Add contact information. This will allow journalists to get in contact if they need more information or would like to interview key people associated with the story. This is usually your media / PR department / agency. If you do not have dedicated team for this function, you must appoint somebody who will act as a link between the media and your people.

Other Tips

  • Include the company name in the headline, any subhead, and in the body of the first paragraph for better visibility via search engines etc.
  • If the press release is for immediate release, you may write “IMMEDIATE RELEASE” in all caps on the left margin, directly above the headline. If the release is embargoed, put “EMBARGOED UNTIL…” with the date you want the story released. A release with no release date is presumed to be for immediate release.
  • Research actual press releases on the web to get the feel of the tone, the language, the structure and the format of a press release.
  • The timing of the press release is very important. It must be relevant and recent news, not too old and not too distant.
  • Include a “call to action” in your release. This is information on what you want the public to do with the information that you are releasing. For example, do you want them to buy a product? If so, include information on where the product is available. Do you want them to visit your Web site to enter a contest or learn more about your organization? If so, include the Web address or a phone number.
  • Do not waste time writing the headline until the release is done. Copy editors write the real headlines in newspapers and magazines, but it is good to come up with a catchy title or “headline” for the release.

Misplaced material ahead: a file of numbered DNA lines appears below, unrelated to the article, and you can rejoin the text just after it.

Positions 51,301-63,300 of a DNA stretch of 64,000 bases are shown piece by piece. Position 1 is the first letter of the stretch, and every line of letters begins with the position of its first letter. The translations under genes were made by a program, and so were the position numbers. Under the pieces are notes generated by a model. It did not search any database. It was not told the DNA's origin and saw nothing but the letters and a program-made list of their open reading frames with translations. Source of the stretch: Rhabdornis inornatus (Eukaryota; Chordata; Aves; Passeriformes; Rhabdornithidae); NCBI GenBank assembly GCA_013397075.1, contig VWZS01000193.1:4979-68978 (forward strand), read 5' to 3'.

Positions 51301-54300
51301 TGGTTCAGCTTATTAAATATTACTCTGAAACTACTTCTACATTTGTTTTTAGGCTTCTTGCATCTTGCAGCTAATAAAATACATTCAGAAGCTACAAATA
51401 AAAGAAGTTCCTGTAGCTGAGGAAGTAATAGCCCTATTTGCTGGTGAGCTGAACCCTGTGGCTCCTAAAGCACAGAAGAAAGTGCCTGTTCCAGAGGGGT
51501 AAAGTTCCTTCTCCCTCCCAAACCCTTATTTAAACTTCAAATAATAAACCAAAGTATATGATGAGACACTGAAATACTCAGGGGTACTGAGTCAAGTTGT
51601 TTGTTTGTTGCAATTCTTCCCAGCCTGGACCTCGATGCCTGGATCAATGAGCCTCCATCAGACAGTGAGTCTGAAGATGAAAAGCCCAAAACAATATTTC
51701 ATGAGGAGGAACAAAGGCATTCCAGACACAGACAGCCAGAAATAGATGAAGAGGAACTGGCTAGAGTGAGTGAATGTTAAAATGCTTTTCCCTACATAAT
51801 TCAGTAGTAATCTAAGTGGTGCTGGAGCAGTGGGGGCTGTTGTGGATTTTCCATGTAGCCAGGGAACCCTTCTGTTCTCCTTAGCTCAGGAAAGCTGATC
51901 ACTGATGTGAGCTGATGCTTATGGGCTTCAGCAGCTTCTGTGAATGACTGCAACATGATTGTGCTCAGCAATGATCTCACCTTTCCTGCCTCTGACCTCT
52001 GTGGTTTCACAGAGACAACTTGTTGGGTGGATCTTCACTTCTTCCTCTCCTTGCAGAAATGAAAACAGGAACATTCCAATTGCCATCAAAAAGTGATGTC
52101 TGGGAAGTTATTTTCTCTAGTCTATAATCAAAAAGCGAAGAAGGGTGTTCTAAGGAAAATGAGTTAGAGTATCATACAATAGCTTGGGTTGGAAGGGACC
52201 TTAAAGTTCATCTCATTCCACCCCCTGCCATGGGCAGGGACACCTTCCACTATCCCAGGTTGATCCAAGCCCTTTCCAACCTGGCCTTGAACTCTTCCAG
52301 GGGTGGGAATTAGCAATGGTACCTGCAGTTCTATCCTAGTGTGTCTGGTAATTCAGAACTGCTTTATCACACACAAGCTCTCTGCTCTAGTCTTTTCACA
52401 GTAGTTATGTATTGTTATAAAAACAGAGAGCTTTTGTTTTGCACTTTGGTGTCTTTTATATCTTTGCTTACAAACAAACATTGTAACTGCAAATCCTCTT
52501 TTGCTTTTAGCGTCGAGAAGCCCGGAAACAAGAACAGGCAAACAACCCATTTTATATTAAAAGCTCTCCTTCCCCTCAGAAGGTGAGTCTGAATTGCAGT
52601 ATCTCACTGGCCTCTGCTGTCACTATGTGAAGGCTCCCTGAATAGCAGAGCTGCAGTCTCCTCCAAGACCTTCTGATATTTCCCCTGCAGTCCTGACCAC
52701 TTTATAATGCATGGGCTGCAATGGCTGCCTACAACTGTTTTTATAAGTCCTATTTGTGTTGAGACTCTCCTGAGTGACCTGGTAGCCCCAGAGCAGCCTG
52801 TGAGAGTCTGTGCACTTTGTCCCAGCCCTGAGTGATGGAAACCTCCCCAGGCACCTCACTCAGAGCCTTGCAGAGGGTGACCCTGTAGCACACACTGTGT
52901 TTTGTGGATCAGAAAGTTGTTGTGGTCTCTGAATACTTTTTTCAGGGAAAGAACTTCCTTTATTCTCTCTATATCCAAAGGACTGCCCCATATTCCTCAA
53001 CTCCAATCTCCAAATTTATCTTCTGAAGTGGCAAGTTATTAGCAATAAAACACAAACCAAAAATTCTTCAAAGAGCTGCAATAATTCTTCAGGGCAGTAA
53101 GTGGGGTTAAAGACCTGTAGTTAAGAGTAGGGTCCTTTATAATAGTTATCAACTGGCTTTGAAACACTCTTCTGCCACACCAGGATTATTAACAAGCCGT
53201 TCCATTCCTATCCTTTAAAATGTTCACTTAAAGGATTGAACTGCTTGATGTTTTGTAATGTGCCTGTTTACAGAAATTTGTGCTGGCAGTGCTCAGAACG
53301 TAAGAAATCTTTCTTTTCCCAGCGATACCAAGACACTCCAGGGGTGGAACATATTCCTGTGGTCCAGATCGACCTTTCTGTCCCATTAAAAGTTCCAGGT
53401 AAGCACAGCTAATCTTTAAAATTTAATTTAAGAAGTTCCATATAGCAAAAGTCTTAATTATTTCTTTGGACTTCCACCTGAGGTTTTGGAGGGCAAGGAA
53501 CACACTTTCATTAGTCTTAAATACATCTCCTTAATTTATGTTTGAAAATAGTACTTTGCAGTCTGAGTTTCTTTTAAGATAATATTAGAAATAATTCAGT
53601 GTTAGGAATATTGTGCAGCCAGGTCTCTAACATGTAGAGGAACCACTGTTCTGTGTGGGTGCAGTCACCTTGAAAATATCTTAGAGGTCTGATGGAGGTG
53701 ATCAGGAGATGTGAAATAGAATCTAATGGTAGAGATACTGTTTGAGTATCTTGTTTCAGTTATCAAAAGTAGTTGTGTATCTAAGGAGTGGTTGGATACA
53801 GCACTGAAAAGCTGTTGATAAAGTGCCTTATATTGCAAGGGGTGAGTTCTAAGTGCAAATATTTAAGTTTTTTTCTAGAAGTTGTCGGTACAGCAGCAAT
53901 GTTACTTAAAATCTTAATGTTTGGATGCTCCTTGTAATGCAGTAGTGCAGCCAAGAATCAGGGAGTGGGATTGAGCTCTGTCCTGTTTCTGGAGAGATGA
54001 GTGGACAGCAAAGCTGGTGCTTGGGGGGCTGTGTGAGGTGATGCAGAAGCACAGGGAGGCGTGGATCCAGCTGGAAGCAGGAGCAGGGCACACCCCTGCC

• Send your release by e-mail, and use formatting sparingly. Giant type and multiple colors don’t enhance your news, they distract from it. Put the release in the body of the e-mail, not as an attachment. If you must use an attachment, make it a plain text or Rich Text Format file. Word documents are acceptable at most outlets, but if you are using the newest version (.docx), save down a version (.doc). Use PDF files only if you are sending a full media kit with lots of graphics.
  • Use your headline as the subject line of the e-mail. If you’ve written a good “grabber” headline, this will help your message stand out in the editor’s e-mail inbox.
  • Craft each release to target a specific media outlet and send it to the specific reporter who covers that beat. This information can usually be found on the outlet’s Web site. Blasting the identical press release to multiple outlets and multiple reporters at the same outlet is a sign that you are taking shortcuts rather than targeting a specific market.
  • Avoid jargon or specialized technical terms. If accuracy requires the use of an industry-specific term, define it.

Warnings

  • Always remember that editors are overworked and understaffed. If you can make life easier for them, you’re more likely to get coverage. If you write a press release that’s close to the way the editor will actually publish it, it may see publication with minimal editing. But if you fill it with fluffy advertising copy, don’t use proper AP style, etc., the editor must severely edit your piece to use it. That means he or she is more likely to just move on to the next press release–and there are plenty of them.
  • Avoid the temptation to clutter your lead with a glowing generalization about your company (“ABC Corp, a global leader in the manufacture of high-end widgets for the royalty of Europe, today announced…”) Many releases are written this way, despite the fact that editors delete this kind of fluff. Everybody says they’re the leader. Don’t waste the editor’s time. The place to put a description is in the company information section of the release. But keep it accurate and factual.
  • When e-mailing a press release, do not make the subject line of your e-mail “press release.” You will only blend into the crowd. Get the editor’s attention by making the subject line your “grabber” headline, e.g. “Brand Co. wins $30 billion government contract.”